U.S. State Department: Egypt - Consular Information Sheet

Another Kind of Desert Warmth by Diane de la Paz

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There's a pilgrimage destination in the U.S. In the Arizona desert, reporter Diane de la Paz went to the 200-year-old Mission San Xavier del Bac, known in some circles as "the Sistine Chapel of the U.S." What sets it aside from other churches in America is that worshippers make the 9-mile trek from nearby Tucson on foot. OK, sure, it's not exactly the Shiite pilgrimage to Karbala, but once parishioners arrive, the majesty of the Mexican Baroque paintings, sculptures and architecture is enough to enthrall any pilgrim.

Online Resources:
Another Kind of Desert Warmth: Originally ran on March 9, 2001. Listen to the original broadcast, explore links and read the script.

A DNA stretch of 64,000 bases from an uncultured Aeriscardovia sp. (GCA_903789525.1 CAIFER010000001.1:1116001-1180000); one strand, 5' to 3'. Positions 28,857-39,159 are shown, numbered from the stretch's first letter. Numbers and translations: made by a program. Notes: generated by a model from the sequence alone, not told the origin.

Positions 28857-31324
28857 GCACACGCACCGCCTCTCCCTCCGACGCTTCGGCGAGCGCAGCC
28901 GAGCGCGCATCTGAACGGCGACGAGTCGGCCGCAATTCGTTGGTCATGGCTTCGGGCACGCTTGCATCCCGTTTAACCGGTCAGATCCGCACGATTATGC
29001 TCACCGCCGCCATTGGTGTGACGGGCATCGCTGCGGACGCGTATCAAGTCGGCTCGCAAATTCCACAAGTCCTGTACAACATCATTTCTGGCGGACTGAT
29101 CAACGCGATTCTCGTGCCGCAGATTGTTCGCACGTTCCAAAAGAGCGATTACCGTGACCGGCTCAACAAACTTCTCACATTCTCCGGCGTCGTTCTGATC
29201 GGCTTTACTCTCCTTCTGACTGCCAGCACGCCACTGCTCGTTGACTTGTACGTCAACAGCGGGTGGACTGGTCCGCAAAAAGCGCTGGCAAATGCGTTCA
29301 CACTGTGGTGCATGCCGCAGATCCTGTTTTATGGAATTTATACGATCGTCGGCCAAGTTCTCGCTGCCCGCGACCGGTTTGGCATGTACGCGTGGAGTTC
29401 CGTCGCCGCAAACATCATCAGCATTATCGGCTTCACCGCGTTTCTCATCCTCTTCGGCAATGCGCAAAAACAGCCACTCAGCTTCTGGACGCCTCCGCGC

Travel and War, Interview with William Langewiesche

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William Langewiesche, the senior correspondent for The Atlantic Monthly, is considered one of the "big think" writers in the world of travel culture. This week, we get his thoughts on the current world zeitgeist of travel. Host Diana Nyad asks him whether we'll ever return to the days of "total-abandon" travel. He says the idea that we're facing a fundamental change in travel is pretty shortsighted -- that, psychologically, it's a short-range reaction to the attacks of, and fallout from, 9/11.

Online resources:
Atlantic Monthly: Contributor profile for William Langewiesche